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Korean J Pediatr Gastroenterol Nutr. 2000 Mar;3(1):75-83. Korean.
Published online Mar 31, 2000.  https://doi.org/10.5223/kjpgn.2000.3.1.75
Copyright © 2000 The Korean Society of Pediatric Gastroenterology, Hepatology and Nutrition
Long Term Follow-up of Cyclic Vomiting Syndrome
Jin Bok Hwang, Hee Jong Oh,1 and Kwang Hae Choi2
Department of Pediatrics, Catholic University of Taegu-Hyosung School of Medicine, Korea.
1Department of Neurology, Catholic University of Taegu-Hyosung School of Medicine, Korea.
2Department of Pediatrics, Yeungnam University College of Medicine, Taegu, Korea.
Abstract

Cyclic vomiting syndrome (CVS) is a disorder of unknown etiology that is characterized by its clinical pattern of intermittent episodes of severe vomiting, similar in time of onset and duration, with no symptoms during the intervening period. By definition, CVS is an idiopathic disorder that requires exclusionary laboratory testing. Not only can it be mimicked by many specific disorders, eg, surgical, neurologic, endocrine, metabolic, renal, but within idiopathic CVS there may be specific subgroups that have different mechanisms. It has been reported that CVS usually begins in toddlers and resolves during adolescence. Migraine is also self-limiting episodic condition of children and the clinical features of migraine and CVS show considerable similarity. It is proposed that CVS is a condition related to migraine. This paper reports clinical courses of long term follow-up and reversible EEG changes in three patients whose history included CVS. Clinical situations of attack interval, duration and associated symptoms had changed variablely in each patients through long term follow-up period. Cyclic vomiting subsided in two cases. Abnormal delta activity was seen during episodes and resolved at follow-up, when the patient asymptomatic. The brain wave changes support the interpretation of CVS as a migraine variant.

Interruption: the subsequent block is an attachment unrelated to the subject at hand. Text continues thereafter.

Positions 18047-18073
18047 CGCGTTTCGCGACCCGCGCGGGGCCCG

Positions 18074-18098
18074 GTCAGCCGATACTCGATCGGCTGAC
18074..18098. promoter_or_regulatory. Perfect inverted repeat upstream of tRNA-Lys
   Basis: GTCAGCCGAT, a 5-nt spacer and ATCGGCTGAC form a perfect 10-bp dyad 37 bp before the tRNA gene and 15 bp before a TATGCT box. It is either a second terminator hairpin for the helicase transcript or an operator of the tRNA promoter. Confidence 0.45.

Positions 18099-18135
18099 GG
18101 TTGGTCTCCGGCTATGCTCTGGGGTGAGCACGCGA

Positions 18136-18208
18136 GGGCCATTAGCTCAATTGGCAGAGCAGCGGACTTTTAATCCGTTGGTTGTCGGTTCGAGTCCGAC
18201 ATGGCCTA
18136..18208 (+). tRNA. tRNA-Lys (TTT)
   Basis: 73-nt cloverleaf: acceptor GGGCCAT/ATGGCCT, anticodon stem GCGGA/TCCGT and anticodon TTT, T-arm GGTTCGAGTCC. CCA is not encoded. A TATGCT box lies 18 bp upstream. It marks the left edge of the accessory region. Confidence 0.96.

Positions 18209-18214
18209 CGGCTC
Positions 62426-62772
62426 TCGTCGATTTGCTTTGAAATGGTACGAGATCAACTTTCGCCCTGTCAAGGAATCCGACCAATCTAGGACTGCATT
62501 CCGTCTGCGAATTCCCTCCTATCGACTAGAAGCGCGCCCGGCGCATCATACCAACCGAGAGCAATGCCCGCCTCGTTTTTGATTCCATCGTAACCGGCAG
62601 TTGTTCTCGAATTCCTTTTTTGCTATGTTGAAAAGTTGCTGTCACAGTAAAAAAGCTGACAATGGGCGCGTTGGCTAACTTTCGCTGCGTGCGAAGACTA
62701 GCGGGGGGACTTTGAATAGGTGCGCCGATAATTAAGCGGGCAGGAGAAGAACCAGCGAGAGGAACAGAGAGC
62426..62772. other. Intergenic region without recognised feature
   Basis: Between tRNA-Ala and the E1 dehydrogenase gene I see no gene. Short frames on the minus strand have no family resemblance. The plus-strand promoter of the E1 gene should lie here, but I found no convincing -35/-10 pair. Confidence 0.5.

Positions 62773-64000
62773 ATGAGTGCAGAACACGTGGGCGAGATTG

Keywords: Cyclic vomiting; Follow up; EEG; Delta activity